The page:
Reasonably well informed. There’s certainly no question: it’s really quite remarkable how much international consensus there is that the next linear collider is the next logical step in the accelerator business. I mean, independently, ICFA the European commission, the HEPAP here, and the Asian Committee on Future Accelerators, that each one of them came up to the same answer. So there is international consensus, at least among the committees; there are obviously individual dissenters. But how to translate that international consensus among the scientific committees into a functional business, I’m keeping my fingers crossed.

Deken:

In your interview with Harvey, you talk about how with the SSC you had — you didn’t say lip service, I’m saying lip service — but there was lip service, ‘yes, the SSC is a good thing,’ but people voted with their feet to stay away. Do you see that being a problem?

Panofsky:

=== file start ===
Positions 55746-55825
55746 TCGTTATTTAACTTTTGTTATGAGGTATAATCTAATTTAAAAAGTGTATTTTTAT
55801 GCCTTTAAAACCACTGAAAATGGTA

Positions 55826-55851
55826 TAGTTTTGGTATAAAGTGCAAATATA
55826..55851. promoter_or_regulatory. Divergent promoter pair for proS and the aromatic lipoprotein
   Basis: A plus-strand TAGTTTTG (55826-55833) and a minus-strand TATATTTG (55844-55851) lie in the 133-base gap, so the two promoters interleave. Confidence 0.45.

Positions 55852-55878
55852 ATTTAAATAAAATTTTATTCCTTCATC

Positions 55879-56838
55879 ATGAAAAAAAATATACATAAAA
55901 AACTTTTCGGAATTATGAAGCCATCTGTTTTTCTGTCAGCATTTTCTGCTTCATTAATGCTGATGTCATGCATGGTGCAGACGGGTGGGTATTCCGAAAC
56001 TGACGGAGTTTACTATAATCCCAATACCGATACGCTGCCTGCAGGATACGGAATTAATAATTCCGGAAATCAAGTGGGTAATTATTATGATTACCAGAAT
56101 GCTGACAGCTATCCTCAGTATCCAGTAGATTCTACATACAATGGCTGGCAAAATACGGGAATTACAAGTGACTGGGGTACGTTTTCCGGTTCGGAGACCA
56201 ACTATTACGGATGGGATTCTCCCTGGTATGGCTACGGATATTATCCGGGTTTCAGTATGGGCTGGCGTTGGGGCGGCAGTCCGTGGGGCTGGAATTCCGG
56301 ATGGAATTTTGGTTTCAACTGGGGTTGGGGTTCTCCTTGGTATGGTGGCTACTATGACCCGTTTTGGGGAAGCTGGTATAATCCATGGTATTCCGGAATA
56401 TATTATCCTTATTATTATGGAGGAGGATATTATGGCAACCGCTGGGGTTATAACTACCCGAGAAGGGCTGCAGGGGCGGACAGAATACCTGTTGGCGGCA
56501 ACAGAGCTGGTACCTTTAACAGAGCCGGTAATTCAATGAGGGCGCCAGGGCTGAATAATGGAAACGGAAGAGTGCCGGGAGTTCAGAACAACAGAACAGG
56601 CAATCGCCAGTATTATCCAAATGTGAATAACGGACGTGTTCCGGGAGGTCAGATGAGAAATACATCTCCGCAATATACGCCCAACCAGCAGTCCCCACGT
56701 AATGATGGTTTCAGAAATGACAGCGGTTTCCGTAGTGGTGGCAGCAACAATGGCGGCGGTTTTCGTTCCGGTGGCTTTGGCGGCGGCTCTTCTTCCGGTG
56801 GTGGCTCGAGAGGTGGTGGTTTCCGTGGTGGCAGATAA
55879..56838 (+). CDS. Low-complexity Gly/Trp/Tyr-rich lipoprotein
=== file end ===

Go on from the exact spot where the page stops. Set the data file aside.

That kind of happened here, too, because in order to vote with your feet here depends the way your feet are going to go. That’s not known. In the case of the SSC, again, it was a truly national facility, but when there was a site competition, 30-some states said it was the greatest invention since invention of the wheel, and then as soon as it was decided to have it be in Texas, it became “the Texas machine”. So there was a disconnect between the competition of getting it where they wanted to get it and the true, down-to-earth cooperation. That extended both to the political commitment, and also to the individual physicists’ commitment, which was to some extent related. One reason the physicists didn’t vote with their feet was because they weren’t very happy with the administrative setup, because the DOE had a site office, and they basically had 10,000 line items where they had to sign off in any budget change in any one of the line items. So it put too much micromanagement control into the hands of administrators who simply didn’t have the technical background to exercise that much control, so people didn’t like that, and then the relationships were not good between the DOE and the SSC director.